Dear reader: This article contains links to products and services that I may be compensated for, at no extra cost to you.
So you’ve booked your trip to Taiwan, figured out the best time to go, and you’ve planned for two days in Taipei. Good! 48 hours in Taipei is really the bare minimum you need to squeeze in the best of this mesmerizing, food-obsessed, traditional-meets-modern capital city. If you want to add day trips, though, I suggest you try my 3-day or 4-day Taipei itineraries!
I’ve been living in Taipei for over ten years and I’ve helped hundreds of travelers fine-tune their Taipei travel itinerary in my free Taiwan Travel Planning Group.
The following is my suggested Taipei 2 day itinerary that takes in Taipei’s top sights in the most efficient way possible.
– See my 55 unmissable Taiwan experiences and how to visit Taipei with kids.
– Also see my guides to the best hotels, temples, beaches, hikes, and night markets in Taipei.
– Consider getting a Taipei Unlimited Fun Pass. Here’s my full review of the pass. Alternatively, just get an EasyCard like most locals to. Get TWD 100 off either one by signing up for Klook with my referral link first.
– If you happen to be in Taipei for the Lunar New Year holiday, find out what’s open & closed and my suggestions for things to do in Taipei during Chinese New Year.
Arriving in Taipei
The first day’s schedule is going to depend largely on what time you arrive. You’ll also want to consider ordering a SIM card or WiFi device for pick up when you arrive (note the opening hours). The airport also has free WiFi.
Most people ride the Taoyuan Airport MRT from the either airport terminal to Taipei Main Station. The ride only costs TWD 160 and takes 35 or 50 minutes (every second one is express). At Taipei Main Station, you can connect to the Taipei MRT for getting to your hotel. There’s also a bus from the airport, which is slightly cheaper.
The Airport MRT and buses only run from around 6 AM to midnight. If you’re arriving late at night, you’re only option for getting to the city will be by taxi or private transfer. A taxi to the city is usually around TWD 1000 to 1200, while the private transfer may be slightly cheaper. You don’t need to tip drivers in Taiwan. You can also rent a car at the airport, but exploring Taipei by car is not convenient.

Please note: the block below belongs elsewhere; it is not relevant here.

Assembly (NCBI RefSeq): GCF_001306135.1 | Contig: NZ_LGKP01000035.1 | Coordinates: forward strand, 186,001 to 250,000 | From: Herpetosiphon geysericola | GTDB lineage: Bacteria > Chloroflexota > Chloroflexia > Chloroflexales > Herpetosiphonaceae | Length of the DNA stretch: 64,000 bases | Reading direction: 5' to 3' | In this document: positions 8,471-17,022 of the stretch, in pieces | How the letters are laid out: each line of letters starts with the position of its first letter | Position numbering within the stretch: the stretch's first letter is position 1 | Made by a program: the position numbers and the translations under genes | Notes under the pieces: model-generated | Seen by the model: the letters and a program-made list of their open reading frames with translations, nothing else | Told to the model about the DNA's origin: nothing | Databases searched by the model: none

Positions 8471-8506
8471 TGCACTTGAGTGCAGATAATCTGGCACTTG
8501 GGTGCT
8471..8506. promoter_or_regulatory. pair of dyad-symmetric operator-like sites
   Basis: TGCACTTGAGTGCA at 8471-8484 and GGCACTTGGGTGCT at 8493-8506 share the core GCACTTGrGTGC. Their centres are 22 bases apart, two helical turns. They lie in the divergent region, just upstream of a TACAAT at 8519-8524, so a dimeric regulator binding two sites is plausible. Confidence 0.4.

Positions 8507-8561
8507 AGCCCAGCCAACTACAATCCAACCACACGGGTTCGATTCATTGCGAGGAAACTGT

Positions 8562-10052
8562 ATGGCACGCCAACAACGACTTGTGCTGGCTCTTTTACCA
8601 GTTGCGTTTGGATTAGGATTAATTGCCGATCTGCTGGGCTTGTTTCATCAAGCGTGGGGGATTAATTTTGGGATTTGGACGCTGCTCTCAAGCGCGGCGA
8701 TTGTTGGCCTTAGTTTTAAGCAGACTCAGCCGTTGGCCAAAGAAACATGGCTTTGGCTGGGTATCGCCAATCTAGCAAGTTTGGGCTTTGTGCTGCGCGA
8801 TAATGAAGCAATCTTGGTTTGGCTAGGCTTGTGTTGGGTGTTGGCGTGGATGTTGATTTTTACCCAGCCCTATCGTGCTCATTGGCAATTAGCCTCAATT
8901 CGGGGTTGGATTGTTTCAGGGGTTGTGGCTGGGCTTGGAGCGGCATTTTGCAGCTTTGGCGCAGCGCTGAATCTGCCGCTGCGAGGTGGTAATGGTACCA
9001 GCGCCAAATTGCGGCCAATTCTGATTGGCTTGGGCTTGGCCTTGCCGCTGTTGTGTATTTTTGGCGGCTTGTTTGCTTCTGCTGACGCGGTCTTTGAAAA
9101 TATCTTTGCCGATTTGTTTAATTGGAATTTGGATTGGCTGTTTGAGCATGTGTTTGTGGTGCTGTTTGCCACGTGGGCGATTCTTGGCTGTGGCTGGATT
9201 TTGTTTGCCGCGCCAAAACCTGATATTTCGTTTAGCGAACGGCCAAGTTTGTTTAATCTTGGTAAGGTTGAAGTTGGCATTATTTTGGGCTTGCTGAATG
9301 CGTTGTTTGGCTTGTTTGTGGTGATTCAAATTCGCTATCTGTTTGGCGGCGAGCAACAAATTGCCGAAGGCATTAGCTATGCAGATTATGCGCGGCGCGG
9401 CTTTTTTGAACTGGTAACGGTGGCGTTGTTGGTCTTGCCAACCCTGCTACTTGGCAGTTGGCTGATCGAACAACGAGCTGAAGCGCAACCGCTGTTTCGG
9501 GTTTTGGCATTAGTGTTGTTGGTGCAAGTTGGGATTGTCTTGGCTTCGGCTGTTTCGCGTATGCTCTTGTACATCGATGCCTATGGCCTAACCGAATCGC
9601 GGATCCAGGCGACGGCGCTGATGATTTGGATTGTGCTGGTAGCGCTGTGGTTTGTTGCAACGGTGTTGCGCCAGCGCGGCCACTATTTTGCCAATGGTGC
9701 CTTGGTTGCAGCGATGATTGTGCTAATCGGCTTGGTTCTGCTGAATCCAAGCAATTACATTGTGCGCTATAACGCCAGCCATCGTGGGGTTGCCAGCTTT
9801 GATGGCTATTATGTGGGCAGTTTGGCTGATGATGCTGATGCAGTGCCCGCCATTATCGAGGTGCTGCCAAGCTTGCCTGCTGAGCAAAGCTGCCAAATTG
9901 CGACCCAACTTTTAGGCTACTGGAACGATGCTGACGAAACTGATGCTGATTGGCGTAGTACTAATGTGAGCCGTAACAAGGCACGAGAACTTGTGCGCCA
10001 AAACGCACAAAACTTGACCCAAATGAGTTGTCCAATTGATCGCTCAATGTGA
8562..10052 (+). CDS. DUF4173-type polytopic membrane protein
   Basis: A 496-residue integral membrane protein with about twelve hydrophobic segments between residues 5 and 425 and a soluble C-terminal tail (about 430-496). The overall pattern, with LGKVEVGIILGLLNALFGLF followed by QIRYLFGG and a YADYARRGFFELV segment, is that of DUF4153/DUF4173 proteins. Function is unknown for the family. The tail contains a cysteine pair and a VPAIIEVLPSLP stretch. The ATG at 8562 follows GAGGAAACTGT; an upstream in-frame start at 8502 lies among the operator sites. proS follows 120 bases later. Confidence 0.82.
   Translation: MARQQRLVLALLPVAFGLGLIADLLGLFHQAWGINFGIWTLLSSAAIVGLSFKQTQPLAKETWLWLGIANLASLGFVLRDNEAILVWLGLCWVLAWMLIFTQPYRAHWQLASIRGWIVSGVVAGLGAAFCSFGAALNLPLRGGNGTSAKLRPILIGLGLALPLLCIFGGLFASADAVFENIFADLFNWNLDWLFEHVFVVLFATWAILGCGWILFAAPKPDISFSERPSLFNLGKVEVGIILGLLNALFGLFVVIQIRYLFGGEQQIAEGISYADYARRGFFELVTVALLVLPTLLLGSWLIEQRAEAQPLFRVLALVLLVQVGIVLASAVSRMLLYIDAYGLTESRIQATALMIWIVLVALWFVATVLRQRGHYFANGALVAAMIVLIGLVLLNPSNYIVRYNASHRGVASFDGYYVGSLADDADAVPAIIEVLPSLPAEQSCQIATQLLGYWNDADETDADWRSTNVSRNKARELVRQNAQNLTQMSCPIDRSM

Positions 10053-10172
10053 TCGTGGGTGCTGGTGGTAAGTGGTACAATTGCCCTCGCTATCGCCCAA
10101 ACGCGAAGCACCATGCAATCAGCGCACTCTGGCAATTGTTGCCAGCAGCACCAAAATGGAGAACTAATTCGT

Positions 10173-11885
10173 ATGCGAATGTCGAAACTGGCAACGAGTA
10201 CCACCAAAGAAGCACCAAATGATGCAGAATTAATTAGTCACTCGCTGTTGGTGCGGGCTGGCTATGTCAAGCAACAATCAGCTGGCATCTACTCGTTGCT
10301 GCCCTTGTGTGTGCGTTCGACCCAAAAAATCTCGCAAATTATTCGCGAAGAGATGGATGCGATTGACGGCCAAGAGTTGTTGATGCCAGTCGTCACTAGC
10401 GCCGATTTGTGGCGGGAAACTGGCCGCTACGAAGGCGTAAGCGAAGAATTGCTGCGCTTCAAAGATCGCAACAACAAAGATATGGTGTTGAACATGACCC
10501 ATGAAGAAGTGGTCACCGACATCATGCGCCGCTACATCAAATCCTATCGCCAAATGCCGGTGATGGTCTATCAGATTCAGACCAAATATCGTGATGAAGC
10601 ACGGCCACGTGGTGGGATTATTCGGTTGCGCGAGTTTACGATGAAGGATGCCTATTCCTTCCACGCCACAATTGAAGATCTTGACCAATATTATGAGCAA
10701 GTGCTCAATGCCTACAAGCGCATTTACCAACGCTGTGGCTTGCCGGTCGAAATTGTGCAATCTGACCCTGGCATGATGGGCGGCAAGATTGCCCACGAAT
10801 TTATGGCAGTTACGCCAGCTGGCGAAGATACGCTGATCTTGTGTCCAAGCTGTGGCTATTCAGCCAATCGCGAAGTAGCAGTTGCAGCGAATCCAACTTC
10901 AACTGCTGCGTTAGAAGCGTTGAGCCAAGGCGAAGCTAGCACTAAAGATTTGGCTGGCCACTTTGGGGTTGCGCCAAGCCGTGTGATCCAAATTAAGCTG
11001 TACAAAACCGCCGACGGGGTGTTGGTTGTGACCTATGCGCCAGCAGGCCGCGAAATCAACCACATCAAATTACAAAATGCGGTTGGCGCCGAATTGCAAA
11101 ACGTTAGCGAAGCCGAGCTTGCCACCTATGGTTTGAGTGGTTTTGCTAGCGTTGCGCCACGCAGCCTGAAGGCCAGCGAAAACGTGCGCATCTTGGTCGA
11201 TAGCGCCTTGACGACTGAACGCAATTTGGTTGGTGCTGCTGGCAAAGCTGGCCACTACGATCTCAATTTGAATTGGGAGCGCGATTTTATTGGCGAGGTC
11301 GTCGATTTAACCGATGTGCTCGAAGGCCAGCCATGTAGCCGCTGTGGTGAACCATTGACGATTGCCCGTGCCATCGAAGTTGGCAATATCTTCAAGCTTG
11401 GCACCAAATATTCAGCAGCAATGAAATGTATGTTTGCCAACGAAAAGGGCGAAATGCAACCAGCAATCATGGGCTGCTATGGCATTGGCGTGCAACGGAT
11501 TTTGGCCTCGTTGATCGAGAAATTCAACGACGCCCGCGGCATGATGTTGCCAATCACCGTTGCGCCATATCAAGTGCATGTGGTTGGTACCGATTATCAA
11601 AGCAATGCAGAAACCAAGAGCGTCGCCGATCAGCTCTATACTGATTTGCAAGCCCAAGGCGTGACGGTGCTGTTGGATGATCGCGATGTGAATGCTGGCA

How to pay for the Airport MRT? Most people just buy an EasyCard at the station when they arrive. This card can be used for all MRTs and local city buses in Taiwan, taxis, some ferries, and convenience stores. It has a TWD 100 non-refundable deposit, plus however much money you load onto it. You can also order your card on Klook, but it’s the same price as buying it at the station.
If you get an Unlimited Fun Pass, it can’t be used for the Airport MRT.
If you need luggage storage, there are large locals in Taipei Main Station for daytime use only, or this luggage center near the station for overnight storage.
WARNING: This itinerary packs in a lot! If you are coming in on a long flight, or you prefer to travel slowly, then you may want to considering cutting out a thing or two. But I’d rather give you too much info than not enough!
Taipei 2 Day Itinerary: Day One
I’ve devised the below itinerary assuming you’ve got two full days in Taipei, so you’ll be starting bright and early on day one!
8 AM: Longshan Temple
Start your first morning in Taipei by paying a visit to Taipei’s most famous and important temple, Longshan Temple. The temple is in Wanhua district, which is the original, once walled Old City of Taipei.
If you are jet lagged at find yourself up at the crack of dawn, make it to the temple for 6 am for the mesmerizing chanting ceremony, but there is usually another one at 8 am. The chanting usually goes on for around 45 minutes.
Longshan Temple is popular among visitors because it is always bustling with activity and devotion. There are a koi pond and waterfall, fortune tellers out front, Herb Alley next door, and the shops in the neighborhood sell interesting Buddhist paraphernalia.
Access: Longshan Temple MRT, open 6 am to 10 pm, free.
9 AM: Taiwanese breakfast
Now that you are up and in full tourist mode, it’s time to fill your belly before the long day ahead. Head to Yonghe Four Seas Soy Milk King (永和四海豆漿大王—萬華店) at #320 Kangding Road, Wanhua District (108台北市萬華區康定路320號), a short walk southeast of Longshan Temple, for some classic Taiwanese breakfast.
Breakfast menus in Taiwan are all similar, with items liked steamed buns, fantuan (sticky rice rolls), dan bing (thin green onion crepes), white radish cakes, breakfast burgers, toasted sandwiches, and soy milk or milk tea. You can learn all about Taiwanese breakfasts in my detailed guide to Taiwanese food!
Foodie Alert! There are some really awesome cooking courses available in Taipei, covering many types of food and diets. See here to find the best food and cooking courses in Taipei.
10 AM: CKS Memorial Hall
Next, before it starts getting to hot out (unless you’re visiting Taiwan in winter), hop on the MRT one stop east to Ximen on the blue line and then two stops south on the green line to reach Chiang Kai-shek Memorial Hall.
If you like walking, you could also just walk there in 20 minutes, making stops at Bopiliao Historical Block and Xiaonanmen Old City Gate along the way.
CKS is a huge square that features three monumental buildings. The namesake building is the Chiang-kai Shek Memorial Hall, a large white and blue building that is one of Taipei’s most famous landmarks. It is built for the president of the Republic of China who fled China to Taiwan in 1949. The square also has the National Theater and Concert Hall, which are built in classical Chinese style.
These striking buildings make for great photos, especially when shot from the gate (Arch of Liberty Square) on Zhongshan South Road. There’s a small museum dedicated to CKS’s life on the ground floor or the monument.